|The bioreactor process. Click to enlarge.|
GreenShift Corporation, a business development company that is aggressively expanding its portfolio of renewable or sustainable energy companies, has acquired rights to Ohio University’s patented cynaobacteria-based bioreactor process for reducing greenhouse gases emissions from fossil-fueled combustion processes.
In concept, this is very similar to GreenFuel Technologies’ “Emissions-to-Biofuels” reactor; the implementation is, however, quite different.
Using $1 million in U.S. Department of Energy funding, assistance from Keith Cooksey, a microbiologist at Montana State University who had been researching bacteria found in the mineral hot springs of Yellowstone National Park, and a system of parabolic mirrors, fiber optic cables and slabs of acrylic plastic called glow plates developed by scientists at Oak Ridge National Laboratory, Dr. David Bayless at OU designed a bioreactor based on a newly discovered iron-loving cyanobacterium (blue-green algae), tentatively named Chroogloeocystis siderophila, that Cooksey discovered thriving in a hot stream at Yellowstone.
The algae grow in the bioreactor on membranes of woven fibers resembling window screens interspersed between the Oak Ridge glow plates. Capillary action wicks water to the algae, fiber optic cables channel sunlight into the glow plates, and ducts bring in the hot flue gas.
Spreading the cyanobacteria on membranes maximizes surface area for growth, minimizes water and optimizes the use of sunlight.
This enables us to take one square meter of sunlight and spread it out over 10 square meters of growth surface.—Dr. Bayless
The algae use the available carbon dioxide and water to grow new algae, giving off pure oxygen and water vapor in the process. The organisms also absorb nitrogen oxide and sulfur dioxide, which contribute to acid rain.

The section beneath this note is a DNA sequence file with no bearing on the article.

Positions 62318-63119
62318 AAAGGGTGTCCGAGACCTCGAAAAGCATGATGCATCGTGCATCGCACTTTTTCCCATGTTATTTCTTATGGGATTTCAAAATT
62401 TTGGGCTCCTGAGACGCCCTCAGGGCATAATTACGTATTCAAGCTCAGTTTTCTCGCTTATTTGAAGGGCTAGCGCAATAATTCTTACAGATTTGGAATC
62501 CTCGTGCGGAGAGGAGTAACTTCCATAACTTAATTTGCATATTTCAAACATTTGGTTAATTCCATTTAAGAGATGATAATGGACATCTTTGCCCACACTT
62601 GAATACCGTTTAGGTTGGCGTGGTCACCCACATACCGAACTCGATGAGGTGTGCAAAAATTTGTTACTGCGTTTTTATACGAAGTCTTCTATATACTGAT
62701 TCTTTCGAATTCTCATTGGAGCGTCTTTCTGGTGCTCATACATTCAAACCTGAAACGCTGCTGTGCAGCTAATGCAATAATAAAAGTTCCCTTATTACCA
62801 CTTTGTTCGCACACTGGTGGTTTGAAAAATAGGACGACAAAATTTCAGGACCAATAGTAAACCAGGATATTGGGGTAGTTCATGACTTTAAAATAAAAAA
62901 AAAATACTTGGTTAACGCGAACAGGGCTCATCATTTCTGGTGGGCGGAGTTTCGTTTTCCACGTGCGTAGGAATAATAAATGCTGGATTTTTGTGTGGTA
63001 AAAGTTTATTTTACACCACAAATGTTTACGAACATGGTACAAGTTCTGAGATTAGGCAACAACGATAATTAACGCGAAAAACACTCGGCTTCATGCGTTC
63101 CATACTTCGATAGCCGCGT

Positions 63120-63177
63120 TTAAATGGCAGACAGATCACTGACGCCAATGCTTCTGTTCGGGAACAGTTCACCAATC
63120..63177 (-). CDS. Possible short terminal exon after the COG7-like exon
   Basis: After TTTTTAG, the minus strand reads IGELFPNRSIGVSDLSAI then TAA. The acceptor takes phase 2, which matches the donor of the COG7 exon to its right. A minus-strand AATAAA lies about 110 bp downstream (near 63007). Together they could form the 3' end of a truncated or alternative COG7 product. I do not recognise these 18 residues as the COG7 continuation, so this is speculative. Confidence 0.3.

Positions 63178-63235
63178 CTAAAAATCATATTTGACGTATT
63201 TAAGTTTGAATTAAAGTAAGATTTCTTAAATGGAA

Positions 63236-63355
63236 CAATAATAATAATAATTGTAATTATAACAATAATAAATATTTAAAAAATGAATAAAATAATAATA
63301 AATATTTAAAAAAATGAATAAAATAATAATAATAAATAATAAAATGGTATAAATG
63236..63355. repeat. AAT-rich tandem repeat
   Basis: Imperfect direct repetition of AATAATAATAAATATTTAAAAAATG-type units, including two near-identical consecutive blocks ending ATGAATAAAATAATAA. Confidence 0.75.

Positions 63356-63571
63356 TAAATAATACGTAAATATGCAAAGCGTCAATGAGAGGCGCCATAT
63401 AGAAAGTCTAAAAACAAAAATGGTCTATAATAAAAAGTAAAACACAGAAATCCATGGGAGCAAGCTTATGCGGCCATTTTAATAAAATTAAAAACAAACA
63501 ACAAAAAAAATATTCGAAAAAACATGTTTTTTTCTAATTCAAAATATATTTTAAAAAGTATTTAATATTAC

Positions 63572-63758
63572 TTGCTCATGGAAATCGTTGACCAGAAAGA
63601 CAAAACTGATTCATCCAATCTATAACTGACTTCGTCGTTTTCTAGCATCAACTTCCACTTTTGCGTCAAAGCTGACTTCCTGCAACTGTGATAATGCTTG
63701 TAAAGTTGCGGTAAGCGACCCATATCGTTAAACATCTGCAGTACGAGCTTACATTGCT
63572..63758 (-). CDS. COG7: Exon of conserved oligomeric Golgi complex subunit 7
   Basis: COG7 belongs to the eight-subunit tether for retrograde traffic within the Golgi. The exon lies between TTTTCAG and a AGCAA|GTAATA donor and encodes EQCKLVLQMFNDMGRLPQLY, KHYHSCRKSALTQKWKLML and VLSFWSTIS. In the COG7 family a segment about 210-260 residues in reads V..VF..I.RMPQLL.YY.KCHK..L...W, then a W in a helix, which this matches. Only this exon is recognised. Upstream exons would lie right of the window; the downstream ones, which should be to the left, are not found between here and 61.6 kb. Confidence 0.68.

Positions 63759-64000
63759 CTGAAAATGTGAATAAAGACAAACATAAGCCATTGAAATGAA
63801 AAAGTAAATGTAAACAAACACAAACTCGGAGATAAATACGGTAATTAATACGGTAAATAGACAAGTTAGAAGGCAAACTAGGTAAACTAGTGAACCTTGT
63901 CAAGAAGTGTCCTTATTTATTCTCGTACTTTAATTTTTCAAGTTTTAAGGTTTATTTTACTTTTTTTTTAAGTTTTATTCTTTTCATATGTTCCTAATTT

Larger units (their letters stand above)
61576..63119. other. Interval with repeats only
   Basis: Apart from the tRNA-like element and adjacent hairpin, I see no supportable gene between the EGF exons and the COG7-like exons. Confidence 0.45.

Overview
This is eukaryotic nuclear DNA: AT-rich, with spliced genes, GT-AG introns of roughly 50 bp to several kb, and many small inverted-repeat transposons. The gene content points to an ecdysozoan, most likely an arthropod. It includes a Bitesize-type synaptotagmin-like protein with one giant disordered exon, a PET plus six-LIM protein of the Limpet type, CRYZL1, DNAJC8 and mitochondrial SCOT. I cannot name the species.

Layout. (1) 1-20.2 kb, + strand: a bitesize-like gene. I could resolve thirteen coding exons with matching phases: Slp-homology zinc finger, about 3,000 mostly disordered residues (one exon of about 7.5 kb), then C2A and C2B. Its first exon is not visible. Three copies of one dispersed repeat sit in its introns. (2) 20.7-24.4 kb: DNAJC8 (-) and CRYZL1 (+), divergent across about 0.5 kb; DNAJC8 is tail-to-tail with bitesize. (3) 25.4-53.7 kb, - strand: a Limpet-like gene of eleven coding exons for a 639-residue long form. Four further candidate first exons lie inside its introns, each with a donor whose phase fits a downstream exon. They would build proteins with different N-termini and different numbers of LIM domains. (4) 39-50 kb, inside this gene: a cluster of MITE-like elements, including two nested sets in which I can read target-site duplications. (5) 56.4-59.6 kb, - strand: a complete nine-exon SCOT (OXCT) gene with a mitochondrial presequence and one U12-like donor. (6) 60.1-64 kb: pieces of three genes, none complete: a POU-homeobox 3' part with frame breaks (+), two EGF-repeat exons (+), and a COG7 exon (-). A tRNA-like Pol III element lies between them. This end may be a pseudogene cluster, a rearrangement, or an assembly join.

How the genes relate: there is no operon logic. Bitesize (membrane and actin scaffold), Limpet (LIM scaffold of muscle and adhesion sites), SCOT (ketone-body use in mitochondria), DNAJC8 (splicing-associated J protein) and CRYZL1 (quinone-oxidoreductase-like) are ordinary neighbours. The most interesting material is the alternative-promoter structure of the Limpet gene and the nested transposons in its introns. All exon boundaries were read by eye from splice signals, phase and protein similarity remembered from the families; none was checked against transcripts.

A prototype is capable of handling 140 cubic meters of flue gas per minute, an amount equal to the exhaust from 50 cars or a 3 megawatt power plant.
Once the algae grow to maturity, they fall to the bottom of the bioreactor and are harvested for other uses—processing into biodiesel, used as feedstock for gasification, or for other purposes such as fertilizer.
GreenFuel, by contrast, uses an implementation of an air-lift reactor (ALR), which is a type of pneumatic contacting device in which fluid circulation takes place in a defined cyclic pattern through channels built specifically for this purpose.
The process, called photomodulation, rotates the algae in and out of the sunlight, rather than bringing the sunlight to the algae, as in the GreenShift-OU system. The GreenShift-OU system, however, should require less of a structural footprint to acquire the needed sunlight.
|The GreenFuel ALR|
The GreenFuel bioreactor consists of a riser tube or channel, a gas separator, and a downcomer tube or channel, applied in a triangular configuration. The difference in the apparent fluid densities between the riser and downcomer provides the driving force for liquid circulation.
GreenFuel inaugurated its first beta test at the 20MW MIT Cogeneration Plant, known as MIT Cogen, on 22 July 2004.
Independent testing documented that the beta system delivered 86% NOx reduction under all conditions, along with 50% CO2 reduction on rainy days, and 82% CO2 reduction on sunny days.